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Professor Alan Harding is Director of the University of Liverpool’s Heseltine Institute for Public Policy and Practice
“The recent BBC poll showing that 44% of respondents in northern England had never heard of the Government’s ‘Northern Powerhouse’ initiative and a further 20% had heard of it but know nothing about it should come as no surprise. It is not as if the story has been particularly easy to follow.
In essence, the Northern Powerhouse has two components. The first sees some attempt to divert national and international productive investment – particularly in infrastructure, science and culture – to the North (and to other nominal priority areas in the Midlands, through the ‘Midlands Engine’). To stand a reasonable chance of success, this process would need to reverse the decades-long tendency for such spending to favour London (primarily) and the non-English UK nations.
The second sees a number of bespoke attempts to devolve elements of decision-making, particularly in areas related to economic development but also including health spending in some cases, to areas in which multiple local authorities agree to come together to pursue local growth and public service reform priorities. Thirty eight such areas are currently waiting to see whether their proposed ‘devolution deals’ will find favour with Government through its soon-to-be-completed spending review. The early announcement of a number of deals for northern city-regions, which saw them promise to move towards the direct election of a single ‘metro Mayor’ for their area, give one indication that the outcomes may be weighted towards the North.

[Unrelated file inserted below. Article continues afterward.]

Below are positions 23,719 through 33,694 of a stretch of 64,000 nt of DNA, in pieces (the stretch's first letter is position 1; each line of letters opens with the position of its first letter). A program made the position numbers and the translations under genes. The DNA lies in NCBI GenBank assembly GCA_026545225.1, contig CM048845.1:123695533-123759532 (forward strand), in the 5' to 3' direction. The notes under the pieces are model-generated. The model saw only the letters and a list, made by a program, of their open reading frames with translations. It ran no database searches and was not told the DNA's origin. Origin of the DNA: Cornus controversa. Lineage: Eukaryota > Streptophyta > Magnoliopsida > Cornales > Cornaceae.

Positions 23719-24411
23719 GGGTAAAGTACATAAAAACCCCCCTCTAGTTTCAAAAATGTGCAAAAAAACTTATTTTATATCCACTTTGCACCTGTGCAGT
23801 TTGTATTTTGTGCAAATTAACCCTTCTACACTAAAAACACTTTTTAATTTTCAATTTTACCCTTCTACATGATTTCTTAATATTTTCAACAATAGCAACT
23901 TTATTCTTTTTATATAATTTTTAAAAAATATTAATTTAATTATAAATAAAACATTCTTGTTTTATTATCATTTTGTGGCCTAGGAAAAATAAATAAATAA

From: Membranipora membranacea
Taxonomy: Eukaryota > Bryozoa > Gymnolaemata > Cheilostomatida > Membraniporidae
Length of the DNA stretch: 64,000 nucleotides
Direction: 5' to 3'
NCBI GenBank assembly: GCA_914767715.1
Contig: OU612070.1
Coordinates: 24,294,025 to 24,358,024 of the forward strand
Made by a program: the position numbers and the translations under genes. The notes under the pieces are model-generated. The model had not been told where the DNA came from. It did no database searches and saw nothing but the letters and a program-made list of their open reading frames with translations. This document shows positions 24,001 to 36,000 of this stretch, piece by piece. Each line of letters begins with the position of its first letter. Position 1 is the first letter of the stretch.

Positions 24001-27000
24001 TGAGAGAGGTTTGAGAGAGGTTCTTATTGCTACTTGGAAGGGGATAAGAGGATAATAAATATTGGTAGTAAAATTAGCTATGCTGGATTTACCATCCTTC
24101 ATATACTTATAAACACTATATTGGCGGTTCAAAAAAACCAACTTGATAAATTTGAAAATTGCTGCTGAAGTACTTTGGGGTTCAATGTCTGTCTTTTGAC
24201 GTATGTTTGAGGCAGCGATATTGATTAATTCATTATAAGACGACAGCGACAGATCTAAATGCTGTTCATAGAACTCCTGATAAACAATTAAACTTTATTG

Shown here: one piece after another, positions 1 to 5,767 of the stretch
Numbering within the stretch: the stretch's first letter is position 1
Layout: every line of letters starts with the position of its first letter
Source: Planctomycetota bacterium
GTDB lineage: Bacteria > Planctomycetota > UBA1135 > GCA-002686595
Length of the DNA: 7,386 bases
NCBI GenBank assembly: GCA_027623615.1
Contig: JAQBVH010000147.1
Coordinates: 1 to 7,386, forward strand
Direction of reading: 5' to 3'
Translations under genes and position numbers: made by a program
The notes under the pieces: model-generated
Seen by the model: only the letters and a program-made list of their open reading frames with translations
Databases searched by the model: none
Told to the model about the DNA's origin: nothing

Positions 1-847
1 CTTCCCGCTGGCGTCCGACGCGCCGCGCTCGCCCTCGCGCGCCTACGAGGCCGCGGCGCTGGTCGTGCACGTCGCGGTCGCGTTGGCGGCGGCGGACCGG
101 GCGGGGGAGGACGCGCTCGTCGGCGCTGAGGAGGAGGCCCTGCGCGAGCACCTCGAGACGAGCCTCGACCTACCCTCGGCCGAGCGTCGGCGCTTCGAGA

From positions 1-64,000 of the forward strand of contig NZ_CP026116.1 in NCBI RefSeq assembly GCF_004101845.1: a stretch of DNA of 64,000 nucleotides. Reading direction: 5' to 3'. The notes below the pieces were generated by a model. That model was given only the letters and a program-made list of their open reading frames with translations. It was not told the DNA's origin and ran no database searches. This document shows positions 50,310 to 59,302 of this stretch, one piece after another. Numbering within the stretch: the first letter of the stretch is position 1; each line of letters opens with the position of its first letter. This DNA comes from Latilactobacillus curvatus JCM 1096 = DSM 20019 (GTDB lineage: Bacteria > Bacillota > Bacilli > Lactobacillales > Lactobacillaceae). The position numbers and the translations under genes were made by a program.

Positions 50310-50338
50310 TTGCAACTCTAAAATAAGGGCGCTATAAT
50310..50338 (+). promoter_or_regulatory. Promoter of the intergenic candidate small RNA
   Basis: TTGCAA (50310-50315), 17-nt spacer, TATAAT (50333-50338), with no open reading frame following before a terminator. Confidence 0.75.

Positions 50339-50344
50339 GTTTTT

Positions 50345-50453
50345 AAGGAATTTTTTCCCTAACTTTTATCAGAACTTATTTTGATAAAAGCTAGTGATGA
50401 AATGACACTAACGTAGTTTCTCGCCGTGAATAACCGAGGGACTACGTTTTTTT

Those of us who have a PhD in reading Government tea leaves will be clearer, once the results of the spending review are announced, just what sort of offer is being made to northern England, as a whole, and how path-breaking it will be. Two things are already clear, however. One is that piecemeal ‘deal-making’, and an uneven pattern of change, will continue to dominate ‘devolution’ in England, with all the issues around public understanding that go with it.
The second is that there will be a sting in the tail. The Chancellor’s announcement, entirely independent of the deal-making process, that the power to set and spend business rates will be returned entirely to local authorities by 2020 will produce huge disparities in income raising potential that will certainly not favour the North as a whole.
We have to hope that the intuition of the 50% of BBC poll respondents who felt the Northern Powerhouse would boost northern economic performance is better than that of the 49% who thought it would make no difference to the North-South divide.”
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